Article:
An unintended 18 percent tax break for banks isn’t helping the state’s looming budget shortfall.
Banks paid $87 million less than expected this spring in a tax on the value of bank shares, said Erik Arneson, director of policy for Senate Majority Leader Dominic Pileggi, R-Chester County.
The uncollected taxes have legislative staff scratching their heads and hoping the Department of Revenue can coax more money from banks.
Some of the shortfall is due to banks’ “misinterpretation” of recent tax code changes, said Revenue Department spokeswoman Elizabeth Brassell.
But industry lobbyists believe banks read the rules correctly, said Jill Gingrich, a spokeswoman for the Pennsylvania Bankers Association. The group doesn’t know how individual banks will respond to a Revenue Department attempt last month to clarify the rule and spur banks to recalculate the tax, she said.
The drop in collections represents nearly one-fifth of a $500 million shortfall in overall tax revenue for 2013-14. That gap builds on itself and will be used to adjust revenue expected for 2014-15. That means the state now needs to figure out how to close a $1 billion hole in a plan laid out by Gov. Tom Corbett just three months ago.
Banks had been pushing for a rewrite of the stock shares tax since federal rules changed in the wake of the financial crisis. Those rules encouraged banks to add capital, effectively increasing their state taxes.
Gingrich said industry lobbyists had no reason to suspect revising the code would lead to a substantial drop in taxes.
But receipts have indeed fallen.
In 2011-12, the shares tax yielded $258 million to the state. A year later that ballooned to $337 million. With the recent change, the state estimated it would get $362 million. Instead it came up $87 million short of the target — and $63 million less than what the tax took in last year.
Before recent changes, the tax was based on a six-year average of a bank’s equity capital. Problems arose in mergers between Pennsylvania banks and those out of state. Courts held an out-of-state bank’s pre-merger holdings shouldn’t be considered in tax calculations.
Subsequent lawsuits suggested the tax could be unconstitutional because it advantaged banks that merged with out-of-state partners, and penalized those merging with banks in-state.
To get out of that quagmire, lawmakers eliminated the six-year average, said Drew Crompton, chief of staff and legal counsel for Senate President Pro Tem Joseph Scarnati, R-Jefferson County.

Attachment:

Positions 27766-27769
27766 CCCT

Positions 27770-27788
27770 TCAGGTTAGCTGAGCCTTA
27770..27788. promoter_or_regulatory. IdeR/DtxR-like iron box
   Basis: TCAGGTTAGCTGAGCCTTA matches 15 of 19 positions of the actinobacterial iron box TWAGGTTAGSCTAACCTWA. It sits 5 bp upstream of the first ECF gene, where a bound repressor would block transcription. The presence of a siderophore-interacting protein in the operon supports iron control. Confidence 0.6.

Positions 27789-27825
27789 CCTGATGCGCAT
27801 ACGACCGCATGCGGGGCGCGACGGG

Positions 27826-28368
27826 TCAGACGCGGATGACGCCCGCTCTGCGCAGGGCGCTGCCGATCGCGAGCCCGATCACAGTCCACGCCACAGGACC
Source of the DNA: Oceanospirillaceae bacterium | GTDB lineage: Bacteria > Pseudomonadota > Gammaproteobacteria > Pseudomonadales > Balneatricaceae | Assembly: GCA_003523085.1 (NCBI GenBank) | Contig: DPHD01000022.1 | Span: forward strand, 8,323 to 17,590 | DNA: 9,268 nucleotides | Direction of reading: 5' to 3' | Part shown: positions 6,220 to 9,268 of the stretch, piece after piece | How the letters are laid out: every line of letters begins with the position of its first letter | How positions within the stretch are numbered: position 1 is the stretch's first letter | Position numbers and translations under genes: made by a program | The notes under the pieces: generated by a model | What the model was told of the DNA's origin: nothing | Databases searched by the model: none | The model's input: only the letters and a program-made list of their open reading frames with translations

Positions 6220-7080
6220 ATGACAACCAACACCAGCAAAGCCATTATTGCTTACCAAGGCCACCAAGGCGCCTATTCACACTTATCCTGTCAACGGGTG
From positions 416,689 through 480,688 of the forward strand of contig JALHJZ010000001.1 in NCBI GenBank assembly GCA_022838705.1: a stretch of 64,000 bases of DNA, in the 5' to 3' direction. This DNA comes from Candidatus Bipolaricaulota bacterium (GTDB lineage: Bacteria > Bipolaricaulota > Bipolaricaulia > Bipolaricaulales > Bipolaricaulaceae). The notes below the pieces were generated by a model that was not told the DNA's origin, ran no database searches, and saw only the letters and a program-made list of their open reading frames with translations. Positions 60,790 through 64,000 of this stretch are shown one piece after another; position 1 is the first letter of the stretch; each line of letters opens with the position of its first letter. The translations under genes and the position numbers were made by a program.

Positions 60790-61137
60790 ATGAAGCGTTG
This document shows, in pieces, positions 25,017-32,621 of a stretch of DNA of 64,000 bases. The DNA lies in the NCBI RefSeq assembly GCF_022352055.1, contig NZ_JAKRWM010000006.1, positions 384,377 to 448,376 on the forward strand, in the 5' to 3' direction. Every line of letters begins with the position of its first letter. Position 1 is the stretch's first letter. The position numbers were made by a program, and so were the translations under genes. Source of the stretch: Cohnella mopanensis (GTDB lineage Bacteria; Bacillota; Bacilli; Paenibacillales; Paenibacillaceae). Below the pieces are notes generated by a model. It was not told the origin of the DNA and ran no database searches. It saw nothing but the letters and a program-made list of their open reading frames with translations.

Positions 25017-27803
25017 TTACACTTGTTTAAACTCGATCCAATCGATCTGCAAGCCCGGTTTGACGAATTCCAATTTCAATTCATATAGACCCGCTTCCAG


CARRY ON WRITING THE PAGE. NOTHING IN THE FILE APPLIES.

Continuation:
They also lowered the tax rate. In addition, the state moved to cover more out-of-state banks that do business in Pennsylvania but had previously avoided the tax.
Why the bottom-line take was almost $90 million short remains a mystery, Crompton said.
“We’re still not clear why there was a miss,” he said.
Payments based on the Revenue Department’s clarification aren’t due until next week, he said. Not until then will lawmakers know the full scope of the problem.
A spokeswoman for PNC, Pennsylvania’s biggest bank, said she wouldn’t speculate about whether it needs to make an additional payment.
“I can say that we are confident we have interpreted the statute correctly,” said Marcey Zwiebel, vice president of external communications for PNC Financial Services Group.
She said the bank would not disclose how much it paid in bank shares tax.
A spokesman for Susquehanna Bank, based in central Pennsylvania, said there’s no reason to believe the bank will pay more based on the Department of Revenue’s clarification.
“Our bank shares tax liability was already significantly greater in 2014 than it had been in 2013,” said Stephen Trapnell, director of corporate communications for Susquehanna Bancshares Inc.
John Finnerty reports from the CNHI Harrisburg Bureau for The Meadville Tribune and other Pennsylvania newspapers owned by Community Newspaper Holdings Inc. Email him at firstname.lastname@example.org and follow him on Twitter @cnhipa.